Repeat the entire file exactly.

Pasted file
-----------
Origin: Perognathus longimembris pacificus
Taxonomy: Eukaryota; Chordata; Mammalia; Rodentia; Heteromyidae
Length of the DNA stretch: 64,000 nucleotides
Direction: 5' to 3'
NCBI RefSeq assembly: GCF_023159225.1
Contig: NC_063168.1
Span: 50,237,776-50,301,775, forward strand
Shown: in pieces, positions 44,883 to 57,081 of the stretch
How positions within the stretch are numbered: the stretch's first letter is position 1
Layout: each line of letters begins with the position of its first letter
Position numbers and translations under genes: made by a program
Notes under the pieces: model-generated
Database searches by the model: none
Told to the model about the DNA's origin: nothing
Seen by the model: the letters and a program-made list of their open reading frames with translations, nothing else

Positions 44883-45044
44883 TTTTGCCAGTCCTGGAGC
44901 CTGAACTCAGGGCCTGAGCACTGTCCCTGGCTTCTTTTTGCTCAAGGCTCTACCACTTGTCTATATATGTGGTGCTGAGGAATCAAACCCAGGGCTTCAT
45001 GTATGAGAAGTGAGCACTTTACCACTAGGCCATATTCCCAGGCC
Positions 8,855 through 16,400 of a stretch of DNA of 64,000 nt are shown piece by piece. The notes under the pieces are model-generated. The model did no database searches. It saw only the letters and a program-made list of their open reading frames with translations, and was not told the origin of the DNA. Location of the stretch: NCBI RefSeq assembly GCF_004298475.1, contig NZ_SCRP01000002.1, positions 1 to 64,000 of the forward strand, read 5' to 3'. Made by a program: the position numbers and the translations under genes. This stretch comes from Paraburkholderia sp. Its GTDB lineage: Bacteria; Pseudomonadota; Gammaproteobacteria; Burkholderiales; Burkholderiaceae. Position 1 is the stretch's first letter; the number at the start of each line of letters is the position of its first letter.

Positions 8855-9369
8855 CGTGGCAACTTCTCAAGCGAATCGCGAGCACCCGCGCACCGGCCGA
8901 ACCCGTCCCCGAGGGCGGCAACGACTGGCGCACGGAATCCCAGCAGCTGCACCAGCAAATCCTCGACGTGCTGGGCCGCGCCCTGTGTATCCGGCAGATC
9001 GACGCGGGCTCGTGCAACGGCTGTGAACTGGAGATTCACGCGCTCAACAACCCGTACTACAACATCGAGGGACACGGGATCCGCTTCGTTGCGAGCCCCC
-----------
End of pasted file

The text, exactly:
Origin: Perognathus longimembris pacificus
Taxonomy: Eukaryota; Chordata; Mammalia; Rodentia; Heteromyidae
Length of the DNA stretch: 64,000 nucleotides
Direction: 5' to 3'
NCBI RefSeq assembly: GCF_023159225.1
Contig: NC_063168.1
Span: 50,237,776-50,301,775, forward strand
Shown: in pieces, positions 44,883 to 57,081 of the stretch
How positions within the stretch are numbered: the stretch's first letter is position 1
Layout: each line of letters begins with the position of its first letter
Position numbers and translations under genes: made by a program
Notes under the pieces: model-generated
Database searches by the model: none
Told to the model about the DNA's origin: nothing
Seen by the model: the letters and a program-made list of their open reading frames with translations, nothing else

Positions 44883-45044
44883 TTTTGCCAGTCCTGGAGC
44901 CTGAACTCAGGGCCTGAGCACTGTCCCTGGCTTCTTTTTGCTCAAGGCTCTACCACTTGTCTATATATGTGGTGCTGAGGAATCAAACCCAGGGCTTCAT
45001 GTATGAGAAGTGAGCACTTTACCACTAGGCCATATTCCCAGGCC
Positions 8,855 through 16,400 of a stretch of DNA of 64,000 nt are shown piece by piece. The notes under the pieces are model-generated. The model did no database searches. It saw only the letters and a program-made list of their open reading frames with translations, and was not told the origin of the DNA. Location of the stretch: NCBI RefSeq assembly GCF_004298475.1, contig NZ_SCRP01000002.1, positions 1 to 64,000 of the forward strand, read 5' to 3'. Made by a program: the position numbers and the translations under genes. This stretch comes from Paraburkholderia sp. Its GTDB lineage: Bacteria; Pseudomonadota; Gammaproteobacteria; Burkholderiales; Burkholderiaceae. Position 1 is the stretch's first letter; the number at the start of each line of letters is the position of its first letter.

Positions 8855-9369
8855 CGTGGCAACTTCTCAAGCGAATCGCGAGCACCCGCGCACCGGCCGA
8901 ACCCGTCCCCGAGGGCGGCAACGACTGGCGCACGGAATCCCAGCAGCTGCACCAGCAAATCCTCGACGTGCTGGGCCGCGCCCTGTGTATCCGGCAGATC
9001 GACGCGGGCTCGTGCAACGGCTGTGAACTGGAGATTCACGCGCTCAACAACCCGTACTACAACATCGAGGGACACGGGATCCGCTTCGTTGCGAGCCCCC